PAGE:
Sunday, January 25, 2015

King’s dream ‘a work in progress’

From page A1 | January 22, 2013 |

An image of the Rev. Martin Luther King Jr. graces the screen behind Mashood Danmole as he reads a poem during a dramatic presentation, "MLK's America ... A Work in Progress," at Monday's King Day celebration at the Varsity Theatre. Sue Cockrell/Enterprise photo

There was a distinct feeling of anticipation building among local residents as they filed into the last remaining seats in the Varsity Theatre for Davis’ celebration of Martin Luther King Day on Monday.

“What a thing, really, to be celebrating Dr. King’s birthday and the second inauguration,” said keynote speaker Sujatha Baliga before pausing — interrupted by the applause of a clearly enthusiastic crowd of more than 300 — “of a brilliant African-American president of the United States.”

Baliga, who spoke on restorative justice as it relates to King’s hopes for equality, headlined the 19th annual city-sponsored ceremony. Her words on conflict resolution were never far from an admission of the long road that still lies ahead to achieving the slain civil rights leader’s dream.

The celebration got under way on a dramatic note, with the lights dimmed and 20 actors streaming down the theater aisles, all holding protest signs against a backdrop of photos of King.

A group of community activists organized the theatrics, which included the re-enactment of two apathetic protesters receiving encouragement from others. The performance climaxed with a poem read by Mashood Danmole, who has a personal investment in the King’s message. 

Danmole says he was a victim of racial prejudice while working as an engineer at Fortune 500 companies in the Silicon Valley. Now living in Davis, he has observed much more subtle racism, but it’s still there.

He’s hoping events such as Monday’s King remembrance help to remedy Davis’ tendency toward the less overt side of racism. However, he said it’s going to take a continued conversation that breaches the surface of the problem.

“It seems that in many cases, there’s plenty of rallying of the troops, but at the end of the day, nothing gets done,” Danmole added. “We’re still experiencing the issues that fall short of people’s radar.

“I think we’re going to have to get more in depth on the subtleties of everyday life, like how people get treated at the bank, or in the grocery store. As a community, we’re going to have to embrace these subjects and delve into those painful things.”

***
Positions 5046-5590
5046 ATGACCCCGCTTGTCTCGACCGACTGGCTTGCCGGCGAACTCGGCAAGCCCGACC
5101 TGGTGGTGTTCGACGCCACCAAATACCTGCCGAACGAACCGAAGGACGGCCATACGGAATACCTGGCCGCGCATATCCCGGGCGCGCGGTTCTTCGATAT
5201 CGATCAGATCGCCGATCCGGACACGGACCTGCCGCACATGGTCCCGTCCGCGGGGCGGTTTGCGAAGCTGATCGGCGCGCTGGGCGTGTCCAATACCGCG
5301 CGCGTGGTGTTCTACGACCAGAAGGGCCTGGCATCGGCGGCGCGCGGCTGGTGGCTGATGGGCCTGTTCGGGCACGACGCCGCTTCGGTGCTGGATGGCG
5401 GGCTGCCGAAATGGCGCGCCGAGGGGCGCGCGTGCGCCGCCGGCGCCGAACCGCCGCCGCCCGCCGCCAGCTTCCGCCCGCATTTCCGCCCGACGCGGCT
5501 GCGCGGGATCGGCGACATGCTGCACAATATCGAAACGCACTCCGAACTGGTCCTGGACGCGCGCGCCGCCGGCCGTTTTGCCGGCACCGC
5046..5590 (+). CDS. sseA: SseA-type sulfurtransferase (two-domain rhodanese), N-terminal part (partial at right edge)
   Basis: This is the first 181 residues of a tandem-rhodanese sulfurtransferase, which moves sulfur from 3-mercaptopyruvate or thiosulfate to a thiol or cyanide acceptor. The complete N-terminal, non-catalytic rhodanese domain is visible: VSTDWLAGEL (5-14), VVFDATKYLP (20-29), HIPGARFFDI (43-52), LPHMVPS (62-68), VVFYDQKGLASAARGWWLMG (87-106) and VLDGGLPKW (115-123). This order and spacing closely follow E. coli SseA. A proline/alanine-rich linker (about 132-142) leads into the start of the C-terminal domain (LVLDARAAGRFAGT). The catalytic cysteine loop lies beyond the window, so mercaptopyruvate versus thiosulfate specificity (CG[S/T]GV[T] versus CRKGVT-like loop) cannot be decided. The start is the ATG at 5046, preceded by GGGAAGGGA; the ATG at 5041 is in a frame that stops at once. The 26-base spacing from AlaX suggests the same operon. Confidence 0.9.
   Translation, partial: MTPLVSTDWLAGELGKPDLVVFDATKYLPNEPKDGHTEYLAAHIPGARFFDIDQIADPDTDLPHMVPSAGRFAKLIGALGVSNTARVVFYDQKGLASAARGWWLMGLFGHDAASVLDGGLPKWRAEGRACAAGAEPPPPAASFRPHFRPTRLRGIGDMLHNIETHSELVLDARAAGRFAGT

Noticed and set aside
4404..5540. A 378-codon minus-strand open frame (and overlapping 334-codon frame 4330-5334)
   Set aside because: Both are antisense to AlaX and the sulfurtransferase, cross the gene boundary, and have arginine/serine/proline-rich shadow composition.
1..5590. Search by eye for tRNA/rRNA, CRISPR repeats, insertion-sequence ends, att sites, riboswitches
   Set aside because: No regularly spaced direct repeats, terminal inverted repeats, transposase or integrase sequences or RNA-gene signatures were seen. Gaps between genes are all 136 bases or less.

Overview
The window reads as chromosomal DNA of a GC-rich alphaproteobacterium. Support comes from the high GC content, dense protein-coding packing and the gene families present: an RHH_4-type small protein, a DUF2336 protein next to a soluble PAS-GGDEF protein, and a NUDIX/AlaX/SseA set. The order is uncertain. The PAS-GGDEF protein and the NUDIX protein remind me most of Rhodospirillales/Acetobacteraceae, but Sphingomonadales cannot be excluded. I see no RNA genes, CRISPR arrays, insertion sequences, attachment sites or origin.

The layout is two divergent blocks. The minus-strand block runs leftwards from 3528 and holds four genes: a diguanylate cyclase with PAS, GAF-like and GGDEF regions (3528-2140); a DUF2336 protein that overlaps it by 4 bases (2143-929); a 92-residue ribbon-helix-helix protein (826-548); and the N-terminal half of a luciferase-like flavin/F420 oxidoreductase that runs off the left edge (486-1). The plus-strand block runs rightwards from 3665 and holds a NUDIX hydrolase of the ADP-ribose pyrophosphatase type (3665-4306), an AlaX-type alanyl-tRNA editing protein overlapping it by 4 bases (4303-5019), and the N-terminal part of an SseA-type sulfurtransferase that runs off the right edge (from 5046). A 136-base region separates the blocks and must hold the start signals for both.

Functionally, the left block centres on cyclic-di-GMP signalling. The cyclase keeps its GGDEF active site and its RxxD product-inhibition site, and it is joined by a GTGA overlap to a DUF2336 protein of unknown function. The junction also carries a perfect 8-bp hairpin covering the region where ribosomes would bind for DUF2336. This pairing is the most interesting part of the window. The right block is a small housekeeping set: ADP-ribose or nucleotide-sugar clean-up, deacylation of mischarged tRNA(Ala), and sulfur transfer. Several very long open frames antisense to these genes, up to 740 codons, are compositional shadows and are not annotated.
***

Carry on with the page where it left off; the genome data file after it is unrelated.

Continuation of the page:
Between the welcoming dramatics and the keynote speaker was a panel discussion addressing a difficult topic. The group was moderated by Tilahun D. Yilma, a professor of virology at UC Davis, and consisted of Bernita Toney, Cruz Reynoso, Sasha Abramsky and Joe Schwartz.

The discussion — based on “The New Jim Crow,” Michelle Alexander’s best-selling book — concentrated on the incarceration rates for people of color. The focus was particularly on African-American men, who make up more than 70 percent of inmates nationwide.

After citing statistics that caused some audience members to react with gasps — like 33 percent of African-American men facing incarceration sometime in their lives — the panel focused on solutions to the factors that have created such a disparity. Policy reform to the criminal justice system was examined, among other things.

Local politicians were in attendance to hear the suggestions, including Davis Mayor Pro Tem Dan Wolk, Assemblywoman Mariko Yamada, Davis City Councilman Brett Lee, and Davis Board of Education members Sheila Allen and Tim Taylor.

Wolk offered his own perspective on the state of equality in Davis, and challenged residents to find inspiration to mobilize in the words of King.

“King called life’s most persistent and urgent question ‘What are you doing for others?’ ” Wolk said. “I ask everyone in this room, what are you doing for others? For me, that call to action — that introspection — is much of what this day is all about.”

The event concluded with a folk song performed by three Davis Freedom Riders who marched with King in the 1960s — Dick Holdstock, Terry Turner and the Rev. John Pamperin.

The crowd swayed side to side as they sang along to the tune, and followed the musicians out of the theater and onto the street. Half of the attendees dispersed, and the others were led on a brief Freedom March through downtown Davis.

Pamperin, one of the Freedom Riders, teetered between animated and somber as he marched with the pack. He was emotional because the ceremony was dedicated to former Davis City Councilman Jerry Kaneko, who died last week.

Still, the message behind Monday’s celebration of King resonated with the longtime civil rights activist. “Hopefully, some of the suggestions provided today can be tended to,” Pamperin said.

— Reach Brett Johnson at or 530-747-8052.



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